ST. LOUIS – A few games in June against other top division rivals don’t usually amount to much reason for scrutiny or rapt attention.
But with six weeks to go before baseball’s trading deadline, the Cubs’ front office is closely watching weeks like this one, against the division-leading Brewers and the third-place Cardinals.
“I think we saw last year as a three-team race, and certainly we see this very much as it’s going to be a race all year,” general manager Jed Hoyer said. “And there’s a huge benefit to winning the division. We have to view it from that lens. That’s the lens of reality.”
As they gear up for substantive talks with sellers over the next few weeks, both Hoyer and team president Theo Epstein say their deadline needs are still taking shape – though pitching depth is certain to be a focus.
The players, meanwhile, have spent the past two nights in St. Louis keeping the front office’s focus and potential aggressive posture relevant by beating up on their rivals and inching closer to the Brewers.
After back-to-back shutouts in a series loss to the Brewers earlier in the week, the Cubs have pounded Cardinals pitching for five home runs and 19 runs in back-to-back victories to open a three-game weekend series at Busch Stadium.
Saturday night it was Addison Russell and Jason Heyward providing the power in a 6-3 victory to back six innings by starter Kyle Hendricks in 92-degree humidity.
Combined with Milwaukee’s loss to the Phillies, the Cubs moved to a half-game behind the Brewers.
“What we may need on July 31 may be totally different than we know sitting here right now,” Hoyer said. “I do think right now, the answers are here. I think we have enough depth offensively. We have the right position players.”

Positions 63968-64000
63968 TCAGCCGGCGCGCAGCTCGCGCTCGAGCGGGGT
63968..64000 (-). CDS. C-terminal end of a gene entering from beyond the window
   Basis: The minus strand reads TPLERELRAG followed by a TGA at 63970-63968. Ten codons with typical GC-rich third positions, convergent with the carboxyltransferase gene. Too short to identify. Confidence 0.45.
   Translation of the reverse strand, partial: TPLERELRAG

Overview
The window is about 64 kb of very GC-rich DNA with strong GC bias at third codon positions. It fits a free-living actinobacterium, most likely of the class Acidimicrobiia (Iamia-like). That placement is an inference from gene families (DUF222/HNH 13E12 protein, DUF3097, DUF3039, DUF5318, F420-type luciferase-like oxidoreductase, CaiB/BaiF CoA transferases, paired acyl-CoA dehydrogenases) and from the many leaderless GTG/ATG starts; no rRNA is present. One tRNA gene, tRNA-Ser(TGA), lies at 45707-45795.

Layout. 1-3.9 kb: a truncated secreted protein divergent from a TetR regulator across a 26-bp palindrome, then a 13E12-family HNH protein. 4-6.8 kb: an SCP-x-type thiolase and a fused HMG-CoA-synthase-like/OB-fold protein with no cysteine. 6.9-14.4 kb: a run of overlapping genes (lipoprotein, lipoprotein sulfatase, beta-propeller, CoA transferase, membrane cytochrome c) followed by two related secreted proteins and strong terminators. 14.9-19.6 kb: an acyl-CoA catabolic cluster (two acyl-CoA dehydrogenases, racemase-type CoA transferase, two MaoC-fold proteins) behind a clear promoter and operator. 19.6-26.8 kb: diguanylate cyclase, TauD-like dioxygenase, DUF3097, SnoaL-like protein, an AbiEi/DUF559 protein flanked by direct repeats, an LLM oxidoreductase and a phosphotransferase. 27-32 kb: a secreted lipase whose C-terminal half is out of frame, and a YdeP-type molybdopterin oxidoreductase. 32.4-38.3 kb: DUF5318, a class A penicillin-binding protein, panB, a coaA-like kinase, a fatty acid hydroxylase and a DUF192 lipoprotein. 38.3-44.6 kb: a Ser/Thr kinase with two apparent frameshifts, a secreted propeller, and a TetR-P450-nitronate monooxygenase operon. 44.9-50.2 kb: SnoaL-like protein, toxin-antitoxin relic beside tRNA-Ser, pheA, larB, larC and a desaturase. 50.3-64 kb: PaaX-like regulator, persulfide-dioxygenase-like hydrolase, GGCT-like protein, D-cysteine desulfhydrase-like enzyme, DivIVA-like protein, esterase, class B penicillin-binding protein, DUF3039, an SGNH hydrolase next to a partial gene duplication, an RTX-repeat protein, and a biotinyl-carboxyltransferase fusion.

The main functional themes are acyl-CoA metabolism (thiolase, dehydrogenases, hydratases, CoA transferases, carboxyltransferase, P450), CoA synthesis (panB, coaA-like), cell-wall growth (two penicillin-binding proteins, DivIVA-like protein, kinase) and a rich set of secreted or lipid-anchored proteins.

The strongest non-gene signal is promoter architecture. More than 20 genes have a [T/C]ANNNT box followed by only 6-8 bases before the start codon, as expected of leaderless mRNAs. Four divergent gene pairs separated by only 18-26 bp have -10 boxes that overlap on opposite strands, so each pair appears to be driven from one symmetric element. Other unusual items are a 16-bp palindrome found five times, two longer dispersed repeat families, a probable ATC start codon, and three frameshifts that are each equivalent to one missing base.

They combined for 24 hits and 13 walks over the past two nights against two of the Cardinals top starters in Michael Wacha and Carlos Martinez, and the Cards’ bullpen.
Hendricks (5-6) snapped a career-long three-game personal losing streak when the Ian Happ doubled home a run with two out in the seventh for the go-ahead run.
He was the only National League pitcher with qualifying innings to have a losing record despite an ERA of 3.50 or better – mostly because the Cubs scored a total of three runs in his previous three starts.
The Cubs are 3-4 against the Cards with 12 to play this year, 8-3 against the Brewers with eight to play and 5-4 against the fourth-place Pirates with 10 to play.
“It’s going to be a battle all the way to the end it seems like,” said closer Brandon Morrow, who survived the rust in his first outing in nine days to earn the save. “Those guys aren’t going away unless we can put them away.
“It’s not early, but it’s still plenty of season to go.”
Arm strength report
Starter Yu Darvish (triceps) and reliever Carl Edwards Jr. (shoulder) both fared well overnight after throwing sessions Friday and are expected to resume their throwing programs early in the week when the Cubs return home for a three-game series against the Dodgers.
Both are hopeful for returns from the DL before next month’s All-Star game.